FF 2016 Day 14: Women’s voices

Silencing women’s voices
“He won’t read that, it’s about girls”
“Women talk too much”
Why is this important?

From the way women speak, to the amount women speak, to the content of women’s speech, people constantly feel the need to express opinions on women’s speech or to push it down completely. Before you start reading, take a minute to listen to this spoken word performance by Melissa Lozada-Oliva in response to criticism of how women often speak.

space

 Silencing women’s voices

space

“This is a struggle that takes place in war-torn nations, but also in the bedroom, the dining room, the classroom, the workplace, and the streets. And in newspapers, magazines, and television, where women are dramatically underrepresented. Even in the online gaming arena women face furious harassment and threats of assault simply for daring to participate.”

Rebecca Solnit

space

How are women’s voices pushed down? Through having their experiences dismissed when they talk about them, through being interrupted and shut down in meetings and discussion groups and seminars, through threats and abuse, through mansplaining (see below) through censorship and being left out of the media. Women’s words are discounted and explained away for their content or the mode of their presentation. As a society we’ve perfected the art of dismissing anything a woman says by calling her “hysterical” or “crazy.”  Dr Matthew Zawadzki explains:
space

“‘Emotional’ is a term used to label women whom you don’t want to have a voice in a situation. When a couple is having an argument, even if a woman has a well-thought-out reason for being upset, a guy might say, ‘You’re just being emotional.’ It’s a way to discredit her instead of having to listen; the words ‘you’re acting crazy’ really mean ‘I don’t have to pay attention to you.’”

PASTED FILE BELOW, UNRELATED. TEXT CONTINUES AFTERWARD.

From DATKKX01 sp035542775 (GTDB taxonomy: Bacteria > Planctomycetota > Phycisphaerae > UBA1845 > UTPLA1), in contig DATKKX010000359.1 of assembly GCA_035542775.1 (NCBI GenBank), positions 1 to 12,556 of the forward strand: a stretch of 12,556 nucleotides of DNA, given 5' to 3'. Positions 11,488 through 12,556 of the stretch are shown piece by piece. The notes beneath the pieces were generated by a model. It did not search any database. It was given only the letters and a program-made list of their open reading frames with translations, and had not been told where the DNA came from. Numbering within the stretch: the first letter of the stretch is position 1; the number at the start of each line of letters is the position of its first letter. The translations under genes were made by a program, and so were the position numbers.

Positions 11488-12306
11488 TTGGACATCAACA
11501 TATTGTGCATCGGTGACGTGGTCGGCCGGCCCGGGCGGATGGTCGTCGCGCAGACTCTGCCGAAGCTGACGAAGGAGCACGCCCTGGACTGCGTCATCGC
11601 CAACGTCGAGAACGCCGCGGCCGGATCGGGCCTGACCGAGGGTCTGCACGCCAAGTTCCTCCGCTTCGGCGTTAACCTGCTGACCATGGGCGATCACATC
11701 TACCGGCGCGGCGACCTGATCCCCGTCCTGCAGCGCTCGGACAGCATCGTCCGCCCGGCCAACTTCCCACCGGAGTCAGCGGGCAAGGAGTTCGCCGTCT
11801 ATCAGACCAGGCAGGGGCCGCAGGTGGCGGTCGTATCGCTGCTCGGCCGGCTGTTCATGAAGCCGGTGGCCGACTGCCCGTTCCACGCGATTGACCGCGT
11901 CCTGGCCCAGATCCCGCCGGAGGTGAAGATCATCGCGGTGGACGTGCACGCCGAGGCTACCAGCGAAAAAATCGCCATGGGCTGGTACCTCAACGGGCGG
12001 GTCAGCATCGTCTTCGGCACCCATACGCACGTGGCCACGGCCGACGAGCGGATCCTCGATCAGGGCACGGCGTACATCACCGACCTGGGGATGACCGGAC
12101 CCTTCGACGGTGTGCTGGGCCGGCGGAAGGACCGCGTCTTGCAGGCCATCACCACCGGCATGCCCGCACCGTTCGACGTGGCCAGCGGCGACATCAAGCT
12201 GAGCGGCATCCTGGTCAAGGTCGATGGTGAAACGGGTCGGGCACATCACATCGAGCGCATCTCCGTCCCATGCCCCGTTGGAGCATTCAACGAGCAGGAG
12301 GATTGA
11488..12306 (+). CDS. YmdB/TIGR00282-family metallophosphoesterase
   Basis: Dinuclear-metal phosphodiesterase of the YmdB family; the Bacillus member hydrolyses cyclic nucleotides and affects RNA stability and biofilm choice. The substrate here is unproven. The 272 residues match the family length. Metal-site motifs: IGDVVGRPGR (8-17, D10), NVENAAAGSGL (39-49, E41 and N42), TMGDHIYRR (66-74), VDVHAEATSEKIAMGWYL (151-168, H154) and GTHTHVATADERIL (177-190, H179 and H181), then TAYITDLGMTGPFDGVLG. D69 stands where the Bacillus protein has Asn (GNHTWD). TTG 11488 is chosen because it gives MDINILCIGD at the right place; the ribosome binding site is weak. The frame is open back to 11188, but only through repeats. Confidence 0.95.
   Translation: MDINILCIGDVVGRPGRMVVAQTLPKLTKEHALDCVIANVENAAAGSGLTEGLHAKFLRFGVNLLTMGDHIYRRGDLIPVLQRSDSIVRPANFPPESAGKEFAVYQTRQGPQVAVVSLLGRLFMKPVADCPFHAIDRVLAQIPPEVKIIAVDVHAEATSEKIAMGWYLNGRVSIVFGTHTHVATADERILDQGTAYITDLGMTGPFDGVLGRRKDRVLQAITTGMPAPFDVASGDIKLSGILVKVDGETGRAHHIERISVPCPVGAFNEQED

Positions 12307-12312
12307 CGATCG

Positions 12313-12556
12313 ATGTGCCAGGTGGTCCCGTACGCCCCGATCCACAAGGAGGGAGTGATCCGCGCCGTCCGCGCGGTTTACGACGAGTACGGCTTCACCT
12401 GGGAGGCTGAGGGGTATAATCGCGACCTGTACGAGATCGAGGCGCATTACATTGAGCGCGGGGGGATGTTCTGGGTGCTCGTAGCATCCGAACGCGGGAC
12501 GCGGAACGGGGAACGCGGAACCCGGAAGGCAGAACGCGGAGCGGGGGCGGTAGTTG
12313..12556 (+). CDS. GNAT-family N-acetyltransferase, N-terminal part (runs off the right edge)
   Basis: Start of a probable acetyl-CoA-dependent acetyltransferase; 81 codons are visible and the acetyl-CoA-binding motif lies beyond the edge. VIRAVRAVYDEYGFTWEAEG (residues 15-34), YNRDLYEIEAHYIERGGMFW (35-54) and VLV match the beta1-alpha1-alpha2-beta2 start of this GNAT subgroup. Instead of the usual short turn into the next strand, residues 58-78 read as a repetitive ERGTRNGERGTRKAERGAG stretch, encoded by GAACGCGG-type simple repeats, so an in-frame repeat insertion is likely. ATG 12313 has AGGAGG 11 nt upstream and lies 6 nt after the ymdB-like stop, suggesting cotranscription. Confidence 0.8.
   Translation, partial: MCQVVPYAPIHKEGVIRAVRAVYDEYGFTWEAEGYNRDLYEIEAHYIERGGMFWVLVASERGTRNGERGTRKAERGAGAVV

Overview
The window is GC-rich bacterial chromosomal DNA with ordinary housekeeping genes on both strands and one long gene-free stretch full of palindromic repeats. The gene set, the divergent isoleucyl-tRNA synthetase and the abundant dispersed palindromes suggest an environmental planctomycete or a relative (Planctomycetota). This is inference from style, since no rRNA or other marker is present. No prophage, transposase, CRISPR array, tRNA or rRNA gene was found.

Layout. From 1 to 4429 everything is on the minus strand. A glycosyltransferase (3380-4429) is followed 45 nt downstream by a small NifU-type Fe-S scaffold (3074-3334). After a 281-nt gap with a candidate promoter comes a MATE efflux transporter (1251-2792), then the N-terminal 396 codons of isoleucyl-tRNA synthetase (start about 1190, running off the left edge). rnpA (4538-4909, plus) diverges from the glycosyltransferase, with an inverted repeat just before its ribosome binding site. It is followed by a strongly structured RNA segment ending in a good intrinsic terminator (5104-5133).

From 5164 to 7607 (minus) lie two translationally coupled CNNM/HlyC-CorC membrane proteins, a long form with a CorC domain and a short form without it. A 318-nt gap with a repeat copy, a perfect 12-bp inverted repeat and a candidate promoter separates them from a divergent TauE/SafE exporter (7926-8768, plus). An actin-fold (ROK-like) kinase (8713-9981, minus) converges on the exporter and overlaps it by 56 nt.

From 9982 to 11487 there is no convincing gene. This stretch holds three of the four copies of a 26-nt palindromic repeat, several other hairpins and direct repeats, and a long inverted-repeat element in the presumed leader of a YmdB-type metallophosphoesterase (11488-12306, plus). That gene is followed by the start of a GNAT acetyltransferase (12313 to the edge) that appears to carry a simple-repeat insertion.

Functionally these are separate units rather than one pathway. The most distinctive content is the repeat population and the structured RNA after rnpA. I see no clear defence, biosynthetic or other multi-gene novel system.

space
In a lecture about women’s public voice, Professor Mary Beard talks about the abuse, insults and threats that women receive when they dare to speak about traditionally masculine topics (e.g. when women appear on Question Time or when Jacqui Oatley became the first female commentator of Match of the Day):
space

“But the more I have looked at the threats and insults that women have received, the more I have found that they fit into the old patterns I’ve been talking about. For a start it doesn’t much matter what line you take as a woman, if you venture into traditional male territory, the abuse comes anyway. It’s not what you say that prompts it, it’s the fact you’re saying it. And that matches the detail of the threats themselves. They include a fairly predictable menu of rape, bombing, murder and so forth (I may sound very relaxed about it now; that doesn’t mean it’s not scary when it comes late at night). But a significant subsection is directed at silencing the woman – ‘Shut up you bitch’ is a fairly common refrain.”

space
Women grow up surrounded by a kind of silence- all around them are men’s voices, and the lack of female voices burrows into their consciousness and teaches them that society expects them to be seen and not heard. Assertiveness is encouraged in men,  while girls learn at a young age to accept interruptions, helping to explain in part why women are more likely to uses ‘hedges’ (words like ‘probably’ and ‘kind of’) and fillers (like ‘um’ and ‘i mean’) and why they apologise so frequently:
space

space

Mansplaining (yes, it’s a thing)